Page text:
By Mary Ford and Rachel Wolfgang
The Planned Parenthood Ithaca Health Center is illuminated all night long. A sign outside emphasizes this by saying “Our doors never close.” On Nov. 30, a sign for the Happy HoliGays celebration was placed in the foyer to tell attendees to press the intercom button to their left in order to be buzzed upstairs.
A warm glow emanated from the education center on the second floor of the Planned Parenthood Ithaca Health Center. A couple of people sat on the floor as they worked on their coloring pages. A few others helped themselves to pizza, while the rest sat along a table as they conversed. The group then came together around the table to congratulate one person on their recent engagement before playing a board game.
All of these activities were a part of the second annual Happy HoliGays celebration, held Nov. 30 at the Planned Parenthood Ithaca Health Center at 620 W. Seneca St. The event was part of the Night Out event series hosted by Planned Parenthood, which “provides outreach, education, and information to LGBT people, their health care providers, and the community-at-large about the importance of inclusive, welcoming, and respectful care for LGBT people,” according to the event’s Facebook page. Night Out events are held every other month. The Happy HoliGays celebration itself was an opportunity for community members to connect during the holiday season.
Ithaca College alumna Kendra Lin attended the event, and she said there was a lot of laughter and sharing of stories. She said the event embodied her experience with Planned Parenthood over the years.
“They do their work out of a sense of genuine care for others,” Lin said. “I very much appreciate their public support for people of all genders and orientations receiving support and medical care.”
Emma Cohen Westbrooke ’12 has been working with Planned Parenthood in Ithaca for the past two-and-a-half years since graduating from Ithaca College, and she is currently the senior educator of the Ithaca location. She explained that Planned Parenthood seeks to provide services and a safe space to young adults and adults of the LGBT community.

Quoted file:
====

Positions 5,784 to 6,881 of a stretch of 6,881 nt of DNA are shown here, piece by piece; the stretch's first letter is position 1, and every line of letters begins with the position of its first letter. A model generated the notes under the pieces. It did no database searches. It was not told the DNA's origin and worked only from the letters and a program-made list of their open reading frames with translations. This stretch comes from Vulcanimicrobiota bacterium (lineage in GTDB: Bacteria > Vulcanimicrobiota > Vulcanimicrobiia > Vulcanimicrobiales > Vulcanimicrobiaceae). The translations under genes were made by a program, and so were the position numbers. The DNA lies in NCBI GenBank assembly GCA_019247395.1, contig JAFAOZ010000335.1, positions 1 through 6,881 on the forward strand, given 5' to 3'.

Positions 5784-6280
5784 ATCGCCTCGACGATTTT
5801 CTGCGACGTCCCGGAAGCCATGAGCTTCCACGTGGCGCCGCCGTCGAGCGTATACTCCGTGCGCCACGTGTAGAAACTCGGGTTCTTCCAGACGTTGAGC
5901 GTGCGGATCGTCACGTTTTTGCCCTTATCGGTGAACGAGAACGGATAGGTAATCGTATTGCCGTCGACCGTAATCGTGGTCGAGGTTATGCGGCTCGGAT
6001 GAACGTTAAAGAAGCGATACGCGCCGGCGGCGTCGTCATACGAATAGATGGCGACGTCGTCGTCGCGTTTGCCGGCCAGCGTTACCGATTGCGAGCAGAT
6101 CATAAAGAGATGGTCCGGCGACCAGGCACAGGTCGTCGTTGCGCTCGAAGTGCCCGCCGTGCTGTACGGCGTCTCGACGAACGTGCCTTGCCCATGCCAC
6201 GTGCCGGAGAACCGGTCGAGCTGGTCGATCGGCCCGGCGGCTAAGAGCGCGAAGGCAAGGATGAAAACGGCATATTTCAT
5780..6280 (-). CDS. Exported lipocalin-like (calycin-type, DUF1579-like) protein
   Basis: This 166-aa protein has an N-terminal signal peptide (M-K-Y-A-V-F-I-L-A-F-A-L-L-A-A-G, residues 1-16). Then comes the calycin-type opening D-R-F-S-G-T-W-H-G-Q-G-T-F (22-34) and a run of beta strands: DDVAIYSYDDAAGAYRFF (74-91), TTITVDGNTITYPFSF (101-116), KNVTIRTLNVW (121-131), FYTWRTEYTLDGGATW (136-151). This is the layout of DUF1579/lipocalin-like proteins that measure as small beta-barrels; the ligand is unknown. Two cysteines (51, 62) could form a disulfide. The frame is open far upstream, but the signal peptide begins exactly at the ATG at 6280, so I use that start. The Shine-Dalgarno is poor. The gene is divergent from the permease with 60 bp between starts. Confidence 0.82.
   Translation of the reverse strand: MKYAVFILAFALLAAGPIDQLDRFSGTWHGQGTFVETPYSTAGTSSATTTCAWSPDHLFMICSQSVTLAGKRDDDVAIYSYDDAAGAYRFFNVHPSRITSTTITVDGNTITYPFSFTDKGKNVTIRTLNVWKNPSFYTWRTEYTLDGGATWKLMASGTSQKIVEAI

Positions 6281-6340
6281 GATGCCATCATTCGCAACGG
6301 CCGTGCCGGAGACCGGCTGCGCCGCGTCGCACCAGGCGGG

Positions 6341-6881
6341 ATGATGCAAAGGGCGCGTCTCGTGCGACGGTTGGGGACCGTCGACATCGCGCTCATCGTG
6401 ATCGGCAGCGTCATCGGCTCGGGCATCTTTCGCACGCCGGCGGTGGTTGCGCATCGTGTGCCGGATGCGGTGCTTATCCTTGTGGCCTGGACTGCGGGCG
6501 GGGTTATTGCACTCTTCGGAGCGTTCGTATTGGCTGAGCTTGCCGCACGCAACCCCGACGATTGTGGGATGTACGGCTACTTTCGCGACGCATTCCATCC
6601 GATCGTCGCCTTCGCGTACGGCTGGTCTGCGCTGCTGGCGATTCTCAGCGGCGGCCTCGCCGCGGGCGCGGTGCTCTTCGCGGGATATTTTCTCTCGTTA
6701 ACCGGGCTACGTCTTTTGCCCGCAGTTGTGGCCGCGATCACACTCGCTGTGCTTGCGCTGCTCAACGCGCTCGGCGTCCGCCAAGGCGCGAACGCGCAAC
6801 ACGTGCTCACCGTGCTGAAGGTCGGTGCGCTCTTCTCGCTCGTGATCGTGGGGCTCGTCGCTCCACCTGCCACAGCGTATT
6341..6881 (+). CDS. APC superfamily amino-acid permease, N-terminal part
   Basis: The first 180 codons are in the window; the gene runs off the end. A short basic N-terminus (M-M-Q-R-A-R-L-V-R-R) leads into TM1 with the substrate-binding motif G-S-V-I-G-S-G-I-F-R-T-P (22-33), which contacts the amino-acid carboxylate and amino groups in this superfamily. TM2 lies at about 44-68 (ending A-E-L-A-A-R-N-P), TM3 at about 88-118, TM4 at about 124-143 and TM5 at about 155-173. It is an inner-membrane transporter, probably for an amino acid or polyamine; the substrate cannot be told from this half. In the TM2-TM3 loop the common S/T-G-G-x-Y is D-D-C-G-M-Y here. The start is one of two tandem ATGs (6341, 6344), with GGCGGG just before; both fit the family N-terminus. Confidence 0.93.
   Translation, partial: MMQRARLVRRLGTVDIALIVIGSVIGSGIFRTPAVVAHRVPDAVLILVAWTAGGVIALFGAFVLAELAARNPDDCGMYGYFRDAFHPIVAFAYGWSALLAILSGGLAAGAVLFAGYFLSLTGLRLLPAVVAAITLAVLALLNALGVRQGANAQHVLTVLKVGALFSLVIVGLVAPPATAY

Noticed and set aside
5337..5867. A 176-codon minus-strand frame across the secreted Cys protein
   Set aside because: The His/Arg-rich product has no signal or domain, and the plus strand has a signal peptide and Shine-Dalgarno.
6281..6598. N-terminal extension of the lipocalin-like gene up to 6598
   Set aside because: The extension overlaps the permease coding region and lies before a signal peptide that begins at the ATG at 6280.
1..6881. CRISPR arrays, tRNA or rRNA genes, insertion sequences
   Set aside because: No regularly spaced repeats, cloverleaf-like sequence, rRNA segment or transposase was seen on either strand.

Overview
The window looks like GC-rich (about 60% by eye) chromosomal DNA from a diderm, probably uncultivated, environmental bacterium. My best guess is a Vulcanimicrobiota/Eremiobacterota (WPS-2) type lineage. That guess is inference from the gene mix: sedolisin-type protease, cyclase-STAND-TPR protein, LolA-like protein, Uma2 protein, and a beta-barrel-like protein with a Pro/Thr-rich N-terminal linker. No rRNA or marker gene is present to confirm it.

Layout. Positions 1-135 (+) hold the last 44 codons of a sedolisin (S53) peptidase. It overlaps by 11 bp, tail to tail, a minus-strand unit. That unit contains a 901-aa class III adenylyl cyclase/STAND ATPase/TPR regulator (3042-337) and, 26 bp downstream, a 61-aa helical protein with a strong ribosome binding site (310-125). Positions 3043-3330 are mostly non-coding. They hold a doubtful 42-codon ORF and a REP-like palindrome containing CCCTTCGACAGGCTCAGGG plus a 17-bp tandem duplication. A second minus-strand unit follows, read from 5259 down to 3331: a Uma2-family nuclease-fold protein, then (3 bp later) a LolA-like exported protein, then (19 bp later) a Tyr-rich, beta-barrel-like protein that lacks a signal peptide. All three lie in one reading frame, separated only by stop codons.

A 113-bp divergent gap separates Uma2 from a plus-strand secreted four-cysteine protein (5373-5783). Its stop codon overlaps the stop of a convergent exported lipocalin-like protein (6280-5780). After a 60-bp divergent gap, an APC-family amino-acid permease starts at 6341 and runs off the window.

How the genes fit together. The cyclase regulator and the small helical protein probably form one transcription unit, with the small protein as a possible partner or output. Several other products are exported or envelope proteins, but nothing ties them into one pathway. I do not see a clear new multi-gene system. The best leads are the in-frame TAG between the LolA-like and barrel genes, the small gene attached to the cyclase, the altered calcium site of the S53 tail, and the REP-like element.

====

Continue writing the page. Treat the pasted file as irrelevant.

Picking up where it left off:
“Our goal in general with our LGBTQ programming through our education department is to decrease social isolation,” Westbrooke said. “We find that when LGBTQ teens and adults are connected to a support group and a community, their health gets better, their mental health gets better.”
According to the Williams Institute, approximately 9 million Americans identify as LGBT. According to the Pew Research Center, approximately four in 10 LGBT adults are members of LGBT organizations.
Westbrooke said different individuals have attended each Night Out event. She attributed this trend to how the events have been advertised through Ithaca College and Cornell University as well as social media platforms such as Facebook.
Planned Parenthood also reaches out to other colleges and universities, including Wells College in Aurora, New York. Chandler Smith, a junior philosophy major at Wells College, said information provided by Planned Parenthood is essential to the Women’s Resource Center at Wells College.
“Otherwise, we would just have a series of outdated pamphlets dating back to, in some cases, the ’70s and ’80s,” Smith said. “Being able to bring that education back to Wells [has] instituted a growing force of knowledge for queer health at our school.”